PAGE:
Much like a Starbucks cup of coffee, your experience at the 2,100 T-Mobile HotSpot locations is the same. We use T1 lines because we want the T-Mobile HotSpot experience to mirror what business users are accustomed to at their office. We want to provide enough bandwidth to support streaming video for video conferencing and downloading multi-media presentations, as well as for email and other uses.

There's another reason that Bryan doesn't mention that makes this broad bandwidth excellent. If you're like me, when you're traveling on the road, your time is at a premium. With the wonderful speed of T1, you can rush into a Starbucks, and before you've finished drinking a cup of coffee you've managed to download all your latest emails, send off any emails you've had piling up on your laptop, quickly check for any changes in flight schedules, and have a quick peek at your favorite news website.

The fast speed saves you time and keeps your productivity at a max. Sincere thanks to T-Mobile for avoiding the temptation to cut costs on bandwidth. They're truly offering a deluxe service.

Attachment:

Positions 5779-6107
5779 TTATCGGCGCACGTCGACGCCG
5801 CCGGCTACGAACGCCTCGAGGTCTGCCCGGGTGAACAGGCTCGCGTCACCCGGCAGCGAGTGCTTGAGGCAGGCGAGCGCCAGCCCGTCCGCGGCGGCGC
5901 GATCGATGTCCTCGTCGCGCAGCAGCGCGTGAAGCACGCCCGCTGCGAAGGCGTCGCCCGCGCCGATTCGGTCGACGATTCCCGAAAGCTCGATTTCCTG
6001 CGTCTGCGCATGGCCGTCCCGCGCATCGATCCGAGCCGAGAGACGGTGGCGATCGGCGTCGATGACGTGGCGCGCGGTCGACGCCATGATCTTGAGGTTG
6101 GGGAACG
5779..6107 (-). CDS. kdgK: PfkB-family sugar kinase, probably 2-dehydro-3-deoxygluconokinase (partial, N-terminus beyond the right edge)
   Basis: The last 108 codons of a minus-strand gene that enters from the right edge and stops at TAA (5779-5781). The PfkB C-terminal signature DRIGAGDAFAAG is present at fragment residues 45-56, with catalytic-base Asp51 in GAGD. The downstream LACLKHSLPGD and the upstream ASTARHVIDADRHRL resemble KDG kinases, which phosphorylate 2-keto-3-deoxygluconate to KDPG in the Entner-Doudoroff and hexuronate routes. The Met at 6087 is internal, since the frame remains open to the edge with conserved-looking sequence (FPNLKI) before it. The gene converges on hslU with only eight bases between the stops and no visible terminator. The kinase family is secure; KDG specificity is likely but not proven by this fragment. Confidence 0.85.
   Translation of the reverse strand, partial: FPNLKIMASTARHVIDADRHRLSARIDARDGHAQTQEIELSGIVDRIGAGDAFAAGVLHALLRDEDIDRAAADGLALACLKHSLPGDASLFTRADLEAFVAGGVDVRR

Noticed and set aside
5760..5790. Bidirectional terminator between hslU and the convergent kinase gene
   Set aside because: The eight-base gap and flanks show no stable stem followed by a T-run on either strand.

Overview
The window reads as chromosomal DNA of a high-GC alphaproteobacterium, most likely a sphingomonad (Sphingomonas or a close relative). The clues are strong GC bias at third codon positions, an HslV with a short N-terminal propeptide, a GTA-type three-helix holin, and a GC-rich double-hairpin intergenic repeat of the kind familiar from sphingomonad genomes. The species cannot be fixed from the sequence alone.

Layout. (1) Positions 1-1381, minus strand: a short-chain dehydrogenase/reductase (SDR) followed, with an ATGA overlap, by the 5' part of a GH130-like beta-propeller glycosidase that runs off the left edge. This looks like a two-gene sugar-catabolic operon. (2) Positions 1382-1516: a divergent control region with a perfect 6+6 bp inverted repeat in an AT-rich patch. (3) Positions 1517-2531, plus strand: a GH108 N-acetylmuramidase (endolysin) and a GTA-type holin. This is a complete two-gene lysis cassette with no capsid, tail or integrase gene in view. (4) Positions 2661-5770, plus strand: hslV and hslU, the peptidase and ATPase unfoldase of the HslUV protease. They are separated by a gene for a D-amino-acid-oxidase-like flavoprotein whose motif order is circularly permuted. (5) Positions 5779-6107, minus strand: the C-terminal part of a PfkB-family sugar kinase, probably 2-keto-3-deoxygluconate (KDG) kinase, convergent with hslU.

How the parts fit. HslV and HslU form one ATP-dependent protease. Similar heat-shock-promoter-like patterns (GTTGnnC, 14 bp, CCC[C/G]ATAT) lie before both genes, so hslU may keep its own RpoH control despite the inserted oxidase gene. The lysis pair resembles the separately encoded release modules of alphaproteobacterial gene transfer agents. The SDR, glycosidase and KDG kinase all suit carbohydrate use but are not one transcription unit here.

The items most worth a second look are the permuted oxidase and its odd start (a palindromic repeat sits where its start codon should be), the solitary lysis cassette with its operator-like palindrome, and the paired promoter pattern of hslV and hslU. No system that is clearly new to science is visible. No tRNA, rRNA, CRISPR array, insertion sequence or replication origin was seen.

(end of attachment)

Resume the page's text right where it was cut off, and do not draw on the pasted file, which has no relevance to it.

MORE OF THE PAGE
A Deluxe Service - but what about the Price?

Wi-Fi service is generally very affordable.

T-Mobile offer several different pricing plans. Casual users can simply pay 10c a minute for a connection, meaning that you're not making any commitment to monthly costs, and only pay when you actually use (and benefit from) the service. Regular users will quickly find their monthly unlimited plan compellingly good value - $30/month allows you as much access as you want, anywhere in the US, with no restriction on the amount of connect time or data you transfer.

If you don't already have a wireless PC card for your laptop, you can buy one for under $50.


If you're using a private corporate wireless network, it is probably using high quality encryption and is reasonably private, making it difficult for snoops to 'listen in' on your connection. But if you're using an open public connection, then it is theoretically easier for other people to tap into your transmissions.

But the easiest way for anyone to see what you're doing is for them simply to sit behind you and read over your shoulder!

Whenever you're using the internet, at work or at home, wireless or wired, unless you're on a highly encrypted VPN type connection, your data is theoretically vulnerable to high tech surveillance. As such, Wi-Fi is neither particularly more nor less vulnerable than any other sort of internet communication.

Other Wireless Access Services

Semi-random pockets of wireless service can be found all around the country, and the number of these locations is growing, day by day.